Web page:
Here’s an option:

Don’t just do your cardio — TRAIN your cardio.

A few years ago cardio—especially steady state cardio—was finally released from the fitness penalty box by a few very smart bros (Alex Viada and Luke Leaman among them) after being sent there for no good reason.

The bad rap on cardio was either taken grossly out of context (jacks up cortisol, eats up muscle tissue) or a steaming pile of bullshit (makes you fat, renders men sterile).

But because cardio is time consuming, can be boring, and pound-for-pound pales in comparison to diet for changing body composition, most lifters were quick to say good riddance.

Big mistake.

Person Walking

Cardio is healthy. It helps lower blood pressure, increases insulin sensitivity, and boosts mitochondrial function, which supports performance (your lifting) and cognition, so at age 50 you don’t start mistaking your laundry hamper for the toilet.

The drawbacks to cardio are the two aforementioned: relatively time consuming and can be boring.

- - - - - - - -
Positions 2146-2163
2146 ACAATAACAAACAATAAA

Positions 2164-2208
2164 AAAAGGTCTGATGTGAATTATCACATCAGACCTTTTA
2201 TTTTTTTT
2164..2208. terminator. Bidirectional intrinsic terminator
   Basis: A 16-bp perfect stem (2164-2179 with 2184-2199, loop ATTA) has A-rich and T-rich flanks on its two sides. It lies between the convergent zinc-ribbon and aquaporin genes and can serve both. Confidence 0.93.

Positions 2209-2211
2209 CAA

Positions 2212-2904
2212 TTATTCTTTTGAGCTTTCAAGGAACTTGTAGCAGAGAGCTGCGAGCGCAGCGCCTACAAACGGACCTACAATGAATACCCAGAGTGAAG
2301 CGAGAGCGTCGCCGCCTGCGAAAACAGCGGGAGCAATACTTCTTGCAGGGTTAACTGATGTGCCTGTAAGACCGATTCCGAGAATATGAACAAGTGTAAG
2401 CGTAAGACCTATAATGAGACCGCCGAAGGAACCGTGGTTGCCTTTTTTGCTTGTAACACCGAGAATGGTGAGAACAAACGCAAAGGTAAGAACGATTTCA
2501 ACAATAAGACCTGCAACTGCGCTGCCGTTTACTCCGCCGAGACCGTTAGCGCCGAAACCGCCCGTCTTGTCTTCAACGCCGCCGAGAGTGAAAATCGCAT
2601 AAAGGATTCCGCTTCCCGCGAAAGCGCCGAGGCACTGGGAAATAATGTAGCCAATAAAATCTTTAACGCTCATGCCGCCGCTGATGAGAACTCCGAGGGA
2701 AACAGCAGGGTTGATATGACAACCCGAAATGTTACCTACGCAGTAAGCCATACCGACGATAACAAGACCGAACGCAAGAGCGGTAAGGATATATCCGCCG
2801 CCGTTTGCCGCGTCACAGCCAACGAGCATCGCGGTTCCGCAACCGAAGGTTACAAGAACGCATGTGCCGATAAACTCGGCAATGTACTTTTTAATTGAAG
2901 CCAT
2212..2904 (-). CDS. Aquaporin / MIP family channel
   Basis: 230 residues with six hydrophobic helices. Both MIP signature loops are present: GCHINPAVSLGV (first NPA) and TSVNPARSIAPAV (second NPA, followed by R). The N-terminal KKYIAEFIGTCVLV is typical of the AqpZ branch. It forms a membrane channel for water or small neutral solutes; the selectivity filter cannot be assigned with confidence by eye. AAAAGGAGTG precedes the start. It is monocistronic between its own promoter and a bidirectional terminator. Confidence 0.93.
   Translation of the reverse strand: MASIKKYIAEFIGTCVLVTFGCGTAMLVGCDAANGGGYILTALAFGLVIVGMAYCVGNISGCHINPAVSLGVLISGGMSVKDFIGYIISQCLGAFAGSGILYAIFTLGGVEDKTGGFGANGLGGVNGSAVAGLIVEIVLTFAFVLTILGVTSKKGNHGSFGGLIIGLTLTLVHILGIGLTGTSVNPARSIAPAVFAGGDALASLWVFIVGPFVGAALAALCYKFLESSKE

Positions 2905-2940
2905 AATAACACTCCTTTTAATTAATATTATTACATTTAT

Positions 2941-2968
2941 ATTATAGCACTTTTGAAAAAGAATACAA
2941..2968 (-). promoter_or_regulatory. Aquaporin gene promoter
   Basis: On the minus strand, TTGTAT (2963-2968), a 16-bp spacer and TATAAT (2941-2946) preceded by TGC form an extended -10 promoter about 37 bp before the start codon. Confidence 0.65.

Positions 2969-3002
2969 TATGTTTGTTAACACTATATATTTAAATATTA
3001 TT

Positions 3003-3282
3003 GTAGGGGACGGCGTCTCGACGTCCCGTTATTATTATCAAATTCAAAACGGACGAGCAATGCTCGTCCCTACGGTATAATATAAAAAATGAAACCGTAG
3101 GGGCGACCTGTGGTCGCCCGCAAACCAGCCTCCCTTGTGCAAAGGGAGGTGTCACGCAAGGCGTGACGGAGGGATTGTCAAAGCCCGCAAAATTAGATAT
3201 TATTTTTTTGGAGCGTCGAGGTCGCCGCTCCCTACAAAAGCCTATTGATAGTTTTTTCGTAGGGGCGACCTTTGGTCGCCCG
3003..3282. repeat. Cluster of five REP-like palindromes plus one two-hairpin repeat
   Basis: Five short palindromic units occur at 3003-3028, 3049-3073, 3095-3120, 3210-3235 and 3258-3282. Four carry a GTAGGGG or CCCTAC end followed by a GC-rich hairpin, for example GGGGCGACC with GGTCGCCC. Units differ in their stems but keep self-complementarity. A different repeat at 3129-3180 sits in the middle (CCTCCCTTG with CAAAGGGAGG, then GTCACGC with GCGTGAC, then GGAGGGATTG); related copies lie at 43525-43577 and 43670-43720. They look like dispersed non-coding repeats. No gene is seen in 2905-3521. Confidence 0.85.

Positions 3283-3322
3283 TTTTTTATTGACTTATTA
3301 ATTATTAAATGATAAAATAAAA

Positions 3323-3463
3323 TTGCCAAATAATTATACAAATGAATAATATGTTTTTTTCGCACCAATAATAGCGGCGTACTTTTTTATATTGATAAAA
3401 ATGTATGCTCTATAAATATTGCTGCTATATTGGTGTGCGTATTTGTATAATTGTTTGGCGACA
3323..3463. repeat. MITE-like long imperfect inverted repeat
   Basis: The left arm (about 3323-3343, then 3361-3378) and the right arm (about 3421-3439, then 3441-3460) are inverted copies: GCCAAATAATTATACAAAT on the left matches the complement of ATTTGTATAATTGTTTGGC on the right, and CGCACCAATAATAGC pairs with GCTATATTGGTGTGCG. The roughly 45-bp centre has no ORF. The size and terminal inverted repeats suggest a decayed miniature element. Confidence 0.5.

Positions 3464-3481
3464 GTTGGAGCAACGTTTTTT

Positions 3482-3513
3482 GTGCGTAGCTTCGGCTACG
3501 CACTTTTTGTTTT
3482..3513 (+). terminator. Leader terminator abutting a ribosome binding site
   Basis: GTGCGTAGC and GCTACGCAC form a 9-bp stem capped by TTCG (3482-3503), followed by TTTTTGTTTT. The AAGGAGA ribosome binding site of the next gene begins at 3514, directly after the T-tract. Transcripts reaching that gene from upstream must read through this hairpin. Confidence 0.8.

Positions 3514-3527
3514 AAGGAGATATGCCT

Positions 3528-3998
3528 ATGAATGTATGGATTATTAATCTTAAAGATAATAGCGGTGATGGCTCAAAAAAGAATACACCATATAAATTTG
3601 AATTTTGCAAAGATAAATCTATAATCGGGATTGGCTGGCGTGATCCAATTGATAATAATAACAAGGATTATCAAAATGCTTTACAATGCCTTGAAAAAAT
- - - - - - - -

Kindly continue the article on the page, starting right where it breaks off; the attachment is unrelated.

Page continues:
So it’s not surprising cardio tends to get scrapped in favor of weight training, as there’s only so many hours in the day.

But imagine if you were forced to not weight train for a month?

That would free up time to develop all these healthy adaptations to make your return to your little slice of the Iron Paradise that much more productive.

A cardio-heavy training block “gets you in shape to diet” or start an intense weight training block.

Best of all, the adaptations you develop during the block are maintained with far lower volumes. Oh, and it also helps burn fat and makes you feel good.

For lifters I prefer Zone 2 work, which is 65-70% of max heart rate, or 120-140 BPM, simply low intensity and slow.

Monitoring the HR is key though, as the level of effort that had you in range week 1 likely won’t cut it before long as you get in better shape.

Others argue that higher intensity stuff is more effective at whipping you into shape, and they’re not wrong. Still I prefer to switch to that after a block steady state cardio to first “iron out the kinks” and of course get in better shape.

I die inside when I see a 40-year old overweight guy who hasn’t sprinted since high school or even walked on a treadmill being told to start crushing treadmill intervals “cause it’s over fast.”

In terms of the what, pick stuff that you actually enjoy doing.

I prefer brisk walks outdoors (apparently Dorian liked them; still haven’t run into him myself,  yet) but again a heart rate monitor is crucial so you don’t inadvertently drop from a power walk into a pedestrian zombie shuffle while you record yet another string of straight fire Stories on IG. Others prefer indoor stuff.

Get after it!